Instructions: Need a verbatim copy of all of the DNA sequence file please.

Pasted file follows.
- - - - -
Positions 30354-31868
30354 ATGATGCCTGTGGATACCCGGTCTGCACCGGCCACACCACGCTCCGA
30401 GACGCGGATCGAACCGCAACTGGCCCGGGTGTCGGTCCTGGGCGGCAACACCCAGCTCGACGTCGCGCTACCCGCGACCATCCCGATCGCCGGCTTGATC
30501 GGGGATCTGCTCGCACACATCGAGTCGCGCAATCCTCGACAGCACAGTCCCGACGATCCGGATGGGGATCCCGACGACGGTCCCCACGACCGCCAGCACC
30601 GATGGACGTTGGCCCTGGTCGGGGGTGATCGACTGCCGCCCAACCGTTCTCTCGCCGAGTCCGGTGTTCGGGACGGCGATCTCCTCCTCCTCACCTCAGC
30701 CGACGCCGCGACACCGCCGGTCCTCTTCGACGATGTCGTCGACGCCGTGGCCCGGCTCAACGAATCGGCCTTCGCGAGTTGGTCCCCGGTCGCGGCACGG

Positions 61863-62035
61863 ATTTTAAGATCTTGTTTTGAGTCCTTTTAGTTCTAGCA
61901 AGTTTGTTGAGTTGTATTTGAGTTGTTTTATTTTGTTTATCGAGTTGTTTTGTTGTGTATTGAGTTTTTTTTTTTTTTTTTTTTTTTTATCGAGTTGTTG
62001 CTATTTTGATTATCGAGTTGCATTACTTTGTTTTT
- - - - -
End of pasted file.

Positions 30354-31868
30354 ATGATGCCTGTGGATACCCGGTCTGCACCGGCCACACCACGCTCCGA
30401 GACGCGGATCGAACCGCAACTGGCCCGGGTGTCGGTCCTGGGCGGCAACACCCAGCTCGACGTCGCGCTACCCGCGACCATCCCGATCGCCGGCTTGATC
30501 GGGGATCTGCTCGCACACATCGAGTCGCGCAATCCTCGACAGCACAGTCCCGACGATCCGGATGGGGATCCCGACGACGGTCCCCACGACCGCCAGCACC
30601 GATGGACGTTGGCCCTGGTCGGGGGTGATCGACTGCCGCCCAACCGTTCTCTCGCCGAGTCCGGTGTTCGGGACGGCGATCTCCTCCTCCTCACCTCAGC
30701 CGACGCCGCGACACCGCCGGTCCTCTTCGACGATGTCGTCGACGCCGTGGCCCGGCTCAACGAATCGGCCTTCGCGAGTTGGTCCCCGGTCGCGGCACGG

Positions 61863-62035
61863 ATTTTAAGATCTTGTTTTGAGTCCTTTTAGTTCTAGCA
61901 AGTTTGTTGAGTTGTATTTGAGTTGTTTTATTTTGTTTATCGAGTTGTTTTGTTGTGTATTGAGTTTTTTTTTTTTTTTTTTTTTTTTATCGAGTTGTTG
62001 CTATTTTGATTATCGAGTTGCATTACTTTGTTTTT